Did the NFL's refusal to sign Eric Reid lead to a weak safety market this offseason?

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<a class="link rapid-noclick-resp" href="/nfl/players/26641/" data-ylk="slk:Eric Reid">Eric Reid</a> finally signed with an NFL team last week. (AP Photo)
Eric Reid finally signed with an NFL team last week. (AP Photo)

By all accounts, it was a brutal offseason for the NFL’s free agent safeties.

The only safeties to receive a contract longer than two years were Kurt Coleman with the Saints and Morgan Burnett with the Steelers. The only safeties to get more than $5 million annually were Coleman and Tyrann Mathieu, who signed a one-year deal with the Texans.

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It also took months for certain players to find a landing spot, and often at a discounted rate.

Among those late signers was Mike Mitchell, who signed with the Colts on Tuesday, more than five weeks into the NFL season. As for why it took him so long to get a contract and why so few of his colleagues got paid, the 31-year-old had a rather interesting theory while talking to The Athletic’s Stephen Holder. And he’s reportedly not alone.

Mike Mitchell’s Eric Reid theory

From The Athletic:

“You know what happened,” Mitchell said. “I don’t need to say it. I know what you know.”

That was Mitchell’s way of acknowledging what multiple sources said throughout the offseason: That NFL teams took an intentionally cool approach toward free-agent safeties in 2018 to avoid the appearance of collusion against Eric Reid, the former 49ers standout who last week signed with the Panthers after his own protracted stay on the free-agent market.

So, basically, Mitchell and Holder’s sources think NFL teams decided it was in their best interest to avoid throwing any significant money at free agent safeties this offseason, as it sure wouldn’t look great for the league if a middling safety got significantly more money than Eric Reid, a 26-year-old Pro Bowler.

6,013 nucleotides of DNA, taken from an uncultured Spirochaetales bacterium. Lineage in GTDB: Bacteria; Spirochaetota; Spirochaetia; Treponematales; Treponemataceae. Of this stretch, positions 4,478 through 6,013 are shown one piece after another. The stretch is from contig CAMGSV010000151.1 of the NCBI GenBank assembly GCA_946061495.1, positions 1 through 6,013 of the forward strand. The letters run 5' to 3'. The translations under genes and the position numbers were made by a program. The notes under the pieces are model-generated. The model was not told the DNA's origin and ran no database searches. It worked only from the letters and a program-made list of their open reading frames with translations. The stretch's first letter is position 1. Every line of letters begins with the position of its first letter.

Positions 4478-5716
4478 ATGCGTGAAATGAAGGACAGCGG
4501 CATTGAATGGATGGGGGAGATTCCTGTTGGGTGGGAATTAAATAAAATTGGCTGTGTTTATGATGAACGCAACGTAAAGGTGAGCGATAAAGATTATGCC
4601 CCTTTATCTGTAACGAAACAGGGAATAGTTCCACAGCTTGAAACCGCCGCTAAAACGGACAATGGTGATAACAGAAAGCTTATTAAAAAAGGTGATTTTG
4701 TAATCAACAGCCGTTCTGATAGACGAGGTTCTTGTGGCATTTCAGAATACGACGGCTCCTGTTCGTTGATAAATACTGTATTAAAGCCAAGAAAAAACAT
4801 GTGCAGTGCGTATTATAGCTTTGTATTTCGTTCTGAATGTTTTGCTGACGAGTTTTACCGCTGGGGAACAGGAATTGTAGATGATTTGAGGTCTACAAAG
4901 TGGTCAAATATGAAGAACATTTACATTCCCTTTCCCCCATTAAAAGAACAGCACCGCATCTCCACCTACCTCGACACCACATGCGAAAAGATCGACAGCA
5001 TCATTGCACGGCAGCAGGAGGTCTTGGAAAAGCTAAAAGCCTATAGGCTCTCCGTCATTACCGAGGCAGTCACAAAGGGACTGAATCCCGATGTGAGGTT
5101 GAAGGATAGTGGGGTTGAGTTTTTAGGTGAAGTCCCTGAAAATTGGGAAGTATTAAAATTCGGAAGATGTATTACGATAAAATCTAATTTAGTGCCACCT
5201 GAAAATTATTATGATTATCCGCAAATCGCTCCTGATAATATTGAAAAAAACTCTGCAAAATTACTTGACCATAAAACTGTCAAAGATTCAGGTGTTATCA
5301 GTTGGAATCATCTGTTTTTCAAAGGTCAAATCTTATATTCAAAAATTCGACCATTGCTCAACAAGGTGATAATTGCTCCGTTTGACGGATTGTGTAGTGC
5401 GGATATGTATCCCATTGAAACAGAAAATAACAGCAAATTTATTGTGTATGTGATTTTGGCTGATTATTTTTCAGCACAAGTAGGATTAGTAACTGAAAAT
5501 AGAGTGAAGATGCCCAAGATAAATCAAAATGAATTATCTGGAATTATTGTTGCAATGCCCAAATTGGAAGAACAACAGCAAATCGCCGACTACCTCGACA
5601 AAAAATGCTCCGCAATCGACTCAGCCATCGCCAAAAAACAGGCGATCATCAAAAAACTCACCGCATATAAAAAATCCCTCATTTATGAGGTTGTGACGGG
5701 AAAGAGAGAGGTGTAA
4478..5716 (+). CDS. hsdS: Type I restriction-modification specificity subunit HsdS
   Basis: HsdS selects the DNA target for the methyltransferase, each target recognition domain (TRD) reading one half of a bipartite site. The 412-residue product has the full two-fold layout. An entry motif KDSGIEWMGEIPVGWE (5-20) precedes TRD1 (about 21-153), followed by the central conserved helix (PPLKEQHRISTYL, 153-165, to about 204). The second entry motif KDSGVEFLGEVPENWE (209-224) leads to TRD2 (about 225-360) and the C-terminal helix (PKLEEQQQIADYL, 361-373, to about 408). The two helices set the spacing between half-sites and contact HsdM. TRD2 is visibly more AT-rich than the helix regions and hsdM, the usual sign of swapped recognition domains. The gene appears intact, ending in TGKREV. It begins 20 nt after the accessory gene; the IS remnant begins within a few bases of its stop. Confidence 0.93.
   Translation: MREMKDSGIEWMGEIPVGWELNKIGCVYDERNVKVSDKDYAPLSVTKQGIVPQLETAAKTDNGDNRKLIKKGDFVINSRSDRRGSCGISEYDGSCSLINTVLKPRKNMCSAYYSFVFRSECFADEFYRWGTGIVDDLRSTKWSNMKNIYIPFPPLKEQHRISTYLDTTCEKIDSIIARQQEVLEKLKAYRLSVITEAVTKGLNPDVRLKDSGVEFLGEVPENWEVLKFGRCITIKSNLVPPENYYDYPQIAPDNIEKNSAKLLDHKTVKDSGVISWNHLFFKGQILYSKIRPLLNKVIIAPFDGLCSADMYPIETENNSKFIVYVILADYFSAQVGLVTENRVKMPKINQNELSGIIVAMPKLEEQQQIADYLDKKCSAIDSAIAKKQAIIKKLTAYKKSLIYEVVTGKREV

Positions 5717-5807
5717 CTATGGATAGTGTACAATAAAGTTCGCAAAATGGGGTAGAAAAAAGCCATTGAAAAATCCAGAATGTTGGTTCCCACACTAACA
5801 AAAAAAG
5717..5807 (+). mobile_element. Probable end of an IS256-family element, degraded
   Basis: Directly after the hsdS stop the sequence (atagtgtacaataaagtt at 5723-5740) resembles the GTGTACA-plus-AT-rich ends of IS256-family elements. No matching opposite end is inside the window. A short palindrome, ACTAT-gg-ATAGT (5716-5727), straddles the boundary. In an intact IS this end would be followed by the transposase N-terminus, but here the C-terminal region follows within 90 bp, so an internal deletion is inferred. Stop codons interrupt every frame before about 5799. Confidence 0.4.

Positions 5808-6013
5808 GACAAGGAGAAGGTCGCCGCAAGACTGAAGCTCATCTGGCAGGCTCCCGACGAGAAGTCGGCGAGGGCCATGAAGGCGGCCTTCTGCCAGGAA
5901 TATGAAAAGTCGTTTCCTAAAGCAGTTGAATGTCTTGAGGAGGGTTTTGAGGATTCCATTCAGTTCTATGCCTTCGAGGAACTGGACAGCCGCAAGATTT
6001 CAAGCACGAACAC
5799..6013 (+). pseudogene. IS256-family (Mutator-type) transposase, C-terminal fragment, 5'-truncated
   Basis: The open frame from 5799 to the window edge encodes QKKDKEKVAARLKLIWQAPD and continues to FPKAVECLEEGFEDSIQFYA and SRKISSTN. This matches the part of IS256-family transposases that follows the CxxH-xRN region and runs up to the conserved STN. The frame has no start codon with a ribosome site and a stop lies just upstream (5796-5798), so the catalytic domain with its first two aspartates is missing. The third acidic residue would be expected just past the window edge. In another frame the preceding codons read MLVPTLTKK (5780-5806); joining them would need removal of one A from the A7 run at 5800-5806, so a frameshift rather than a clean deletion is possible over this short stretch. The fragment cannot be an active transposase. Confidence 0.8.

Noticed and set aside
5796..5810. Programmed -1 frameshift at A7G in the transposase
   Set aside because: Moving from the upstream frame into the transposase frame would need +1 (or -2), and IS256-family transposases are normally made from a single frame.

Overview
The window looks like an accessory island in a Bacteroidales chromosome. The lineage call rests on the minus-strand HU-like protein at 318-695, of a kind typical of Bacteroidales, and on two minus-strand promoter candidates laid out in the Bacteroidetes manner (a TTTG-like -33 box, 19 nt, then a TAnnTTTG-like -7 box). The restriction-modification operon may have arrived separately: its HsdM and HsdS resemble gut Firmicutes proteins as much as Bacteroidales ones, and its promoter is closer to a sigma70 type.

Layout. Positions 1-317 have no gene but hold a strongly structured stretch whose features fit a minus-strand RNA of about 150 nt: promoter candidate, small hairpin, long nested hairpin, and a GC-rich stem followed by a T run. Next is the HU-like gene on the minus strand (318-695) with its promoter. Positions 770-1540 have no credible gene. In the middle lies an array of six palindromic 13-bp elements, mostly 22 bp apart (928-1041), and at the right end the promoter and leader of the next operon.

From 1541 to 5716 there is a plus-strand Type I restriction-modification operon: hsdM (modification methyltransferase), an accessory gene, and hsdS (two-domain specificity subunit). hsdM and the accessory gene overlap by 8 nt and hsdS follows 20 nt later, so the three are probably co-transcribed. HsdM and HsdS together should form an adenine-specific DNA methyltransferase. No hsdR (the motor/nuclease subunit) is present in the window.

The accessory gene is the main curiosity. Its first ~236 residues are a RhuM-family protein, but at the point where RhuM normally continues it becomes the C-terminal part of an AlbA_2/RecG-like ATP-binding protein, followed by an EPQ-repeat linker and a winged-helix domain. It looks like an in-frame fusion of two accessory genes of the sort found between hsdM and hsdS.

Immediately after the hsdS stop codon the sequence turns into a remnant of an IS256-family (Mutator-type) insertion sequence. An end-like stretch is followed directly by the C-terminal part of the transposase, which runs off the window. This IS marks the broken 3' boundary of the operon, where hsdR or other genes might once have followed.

The reason why is Reid’s grievance filed against the NFL accusing the league of colluding against him for his support of Colin Kaepernick and on-field protests for social justice reform. That collusion claim would have been bolstered had Reid encountered a weak market while other safeties were signing large contracts.

A similar argument was made in the early days of Kaepernick’s free agency, when a conga line of mediocre quarterbacks were brought in as back-ups while Kaepernick, who also filed a grievance against the NFL, remained unsigned.

If that theory is true, it is a breathtaking example of how far the league is willing to go keep out certain players it finds problematic. Reid eventually signed a one-year contract worth up to $2 million with the Carolina Panthers last week.

Just how bad was the NFL’s safety market?

It was quite bad.

Maybe it was a down year for a non-premium position in today’ NFL, but it would have had to have been a particularly tough year. Going off Spotrac’s free agency lists, over the previous five years, an average of 7.8 players received contracts longer than two years and 3.8 got more than $5 million.

Compare that to two contracts longer than two years and two contracts with an AAV over $5 million last offseason, all while the league’s salary cap has continued to balloon in recent years.

Mitchell himself went from making $5 million per year last year with the Steelers to the veteran’s minimum this year, something he was eager to note.

“If you’re working a regular job and you’re making $100,000 and then, the very next year, they want you to do the exact same work for $20,000, you’d be a little perplexed about that situation,” Mitchell told The Athletic. “I don’t think it’s any different here.”

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